Fighting the entropy of internal knowledge bases

The natural state of the universe is chaos: entropy tends to increase in closed systems, and there’s really nothing that we can do about that. So too is the nature of internal knowledge bases: unless action is taken to maintain order.

But what does this action look like?

To answer that, we first need to understand a fundamental truth about internal documentation — every document you write can fall into one of two categories:

  • Type 1: A point-in-time document, that should lose relevance at some point. e.g. meeting notes, feature specs that get completed, feedback that gets addressed
  • Type 2: A source of truth document, that should be maintained over time, e.g. “How work gets done at ". May also be referred to as "evergreen" content.

Few people recognize this distinction, and as a result, entropy increases:

  • Members of a team tend to write type 1 documents, without thinking about the path to archive.
  • Type 2 documents are rarely written since there’s never an immediate need for them.
  • New employees join expecting to find type 2 documents, and instead are drowning in meeting notes, where it’s hard to gauge what’s relevant, find the information they are looking for, and get a sense of what’s going on in the organization.
  • Information architecture is rarely thought about, since most team members treat their knowledge base as a note taking tool, rather than a system to organize type 2 documents.
  • Your internal knowledge base becomes hard to navigate, until finally someone decides to migrate to a new tool, thinking it will fix the problem, until the cycle repeats itself.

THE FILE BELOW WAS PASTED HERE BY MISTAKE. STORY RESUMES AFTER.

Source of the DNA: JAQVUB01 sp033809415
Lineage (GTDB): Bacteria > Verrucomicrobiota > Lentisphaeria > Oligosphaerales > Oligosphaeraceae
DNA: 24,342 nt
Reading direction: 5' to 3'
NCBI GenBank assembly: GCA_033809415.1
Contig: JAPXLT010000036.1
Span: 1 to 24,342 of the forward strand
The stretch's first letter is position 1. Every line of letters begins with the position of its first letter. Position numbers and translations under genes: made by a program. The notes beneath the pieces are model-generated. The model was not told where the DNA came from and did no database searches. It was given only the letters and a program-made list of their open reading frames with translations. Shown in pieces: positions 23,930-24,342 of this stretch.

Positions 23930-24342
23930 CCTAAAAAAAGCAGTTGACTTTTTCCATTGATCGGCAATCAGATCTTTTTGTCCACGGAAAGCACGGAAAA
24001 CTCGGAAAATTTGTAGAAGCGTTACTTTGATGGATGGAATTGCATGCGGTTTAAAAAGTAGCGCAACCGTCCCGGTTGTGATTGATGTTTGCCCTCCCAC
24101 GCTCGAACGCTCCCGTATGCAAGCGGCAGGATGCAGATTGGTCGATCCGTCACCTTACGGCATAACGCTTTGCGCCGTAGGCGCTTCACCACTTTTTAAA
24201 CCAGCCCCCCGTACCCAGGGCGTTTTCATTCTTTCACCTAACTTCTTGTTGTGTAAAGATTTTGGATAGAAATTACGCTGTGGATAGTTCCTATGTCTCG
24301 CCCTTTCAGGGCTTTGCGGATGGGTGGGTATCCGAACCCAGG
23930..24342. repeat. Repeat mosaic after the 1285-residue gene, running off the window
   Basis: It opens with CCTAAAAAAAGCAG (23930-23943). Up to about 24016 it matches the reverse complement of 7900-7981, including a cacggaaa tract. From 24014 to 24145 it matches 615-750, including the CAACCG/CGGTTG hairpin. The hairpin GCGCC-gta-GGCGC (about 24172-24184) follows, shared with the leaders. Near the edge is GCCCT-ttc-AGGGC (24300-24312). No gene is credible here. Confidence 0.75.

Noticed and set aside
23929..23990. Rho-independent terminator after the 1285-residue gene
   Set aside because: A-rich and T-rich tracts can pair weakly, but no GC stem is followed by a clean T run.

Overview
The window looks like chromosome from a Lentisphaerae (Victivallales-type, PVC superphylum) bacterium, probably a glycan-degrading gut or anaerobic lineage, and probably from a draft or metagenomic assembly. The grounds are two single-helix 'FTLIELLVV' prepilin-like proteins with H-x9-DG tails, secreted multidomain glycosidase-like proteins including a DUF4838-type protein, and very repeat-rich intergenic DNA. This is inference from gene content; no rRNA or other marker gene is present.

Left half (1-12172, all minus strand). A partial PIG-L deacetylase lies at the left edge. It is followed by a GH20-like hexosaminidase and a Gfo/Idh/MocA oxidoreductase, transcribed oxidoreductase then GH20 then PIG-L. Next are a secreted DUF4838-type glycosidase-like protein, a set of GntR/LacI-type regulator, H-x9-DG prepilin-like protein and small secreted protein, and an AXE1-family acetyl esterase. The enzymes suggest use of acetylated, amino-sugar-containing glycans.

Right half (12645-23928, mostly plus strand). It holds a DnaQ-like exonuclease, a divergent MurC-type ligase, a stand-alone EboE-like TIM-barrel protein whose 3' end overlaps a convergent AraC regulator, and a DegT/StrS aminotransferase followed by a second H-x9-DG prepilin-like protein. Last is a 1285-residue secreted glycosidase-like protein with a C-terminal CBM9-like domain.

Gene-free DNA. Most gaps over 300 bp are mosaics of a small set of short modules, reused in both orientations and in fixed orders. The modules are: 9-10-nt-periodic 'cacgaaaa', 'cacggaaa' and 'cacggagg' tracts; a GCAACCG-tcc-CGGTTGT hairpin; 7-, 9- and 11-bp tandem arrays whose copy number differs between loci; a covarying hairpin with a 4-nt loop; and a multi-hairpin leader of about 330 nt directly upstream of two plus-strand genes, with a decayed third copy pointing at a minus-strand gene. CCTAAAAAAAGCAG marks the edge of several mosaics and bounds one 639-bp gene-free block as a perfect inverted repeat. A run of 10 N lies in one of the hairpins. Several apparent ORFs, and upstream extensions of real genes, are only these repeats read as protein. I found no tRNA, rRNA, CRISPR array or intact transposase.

The first step to fighting this entropy is to recognize whether the document you’re writing is type 1 or type 2.

If you’re writing a type 1 document, consider:

  • Identify what milestone will move this to an archived state (it could be a date, or it could be a particular action)
  • Enforcing metadata to capture a completed state (e.g. Notion’s databases feature can capture statuses)
  • Using a simple system to identify questions, actions and completion. Personally, I use:
    • ❓: A question I have, which moves to ❔ when the question is answered
    • ‼️: An action to be done, which moves to ✅ when the action is resolved

    At a glance, I can tell whether a document has outstanding questions or actions based on the number of red emojis.

Then, encourage the writing of type 2 documents (which is not done enough!)

  • When a new employee starts, consider: what are they looking at? What questions do they have, and is that documented?

In general:

  • Enforce structure. Yes search is great, but search is only useful if you know what you’re looking for. Information architecture allows onboarding, wayfinding and discoverability.
  • Be disciplined. Part of my shutdown routine is to review things I’ve created that day, and make sure I’ve closed the loop on each item.
  • Archive, archive, archive.

And finally, stop blaming your tools for this entropy.

But if you are working on a note taking tool, here’s some ideas on how a tool might help with this battle:

  • Create a distinction between the two types of documents
  • Display date metadata as default (to help people understand whether something is likely outdated)
  • Build in a path to archive objects
  • Let admins enforce rules about structure and required metadata
  • Make it easier to audit and archive unused content

Corollaries of this framing:

  • Data analyses also have this inherent property, but we don’t think about it enough
  • The corollary in version control would be:
    • Type 1: PR writeups, commit messages
    • Type 2: the README
  • Issue writing in product management:
    • Type 1: Comments on an issue
    • Type 2: The issue body should stay the source of truth — someone shouldn’t have to rely on the comments to understand the latest version of something (unfortunately this is not always adhered to)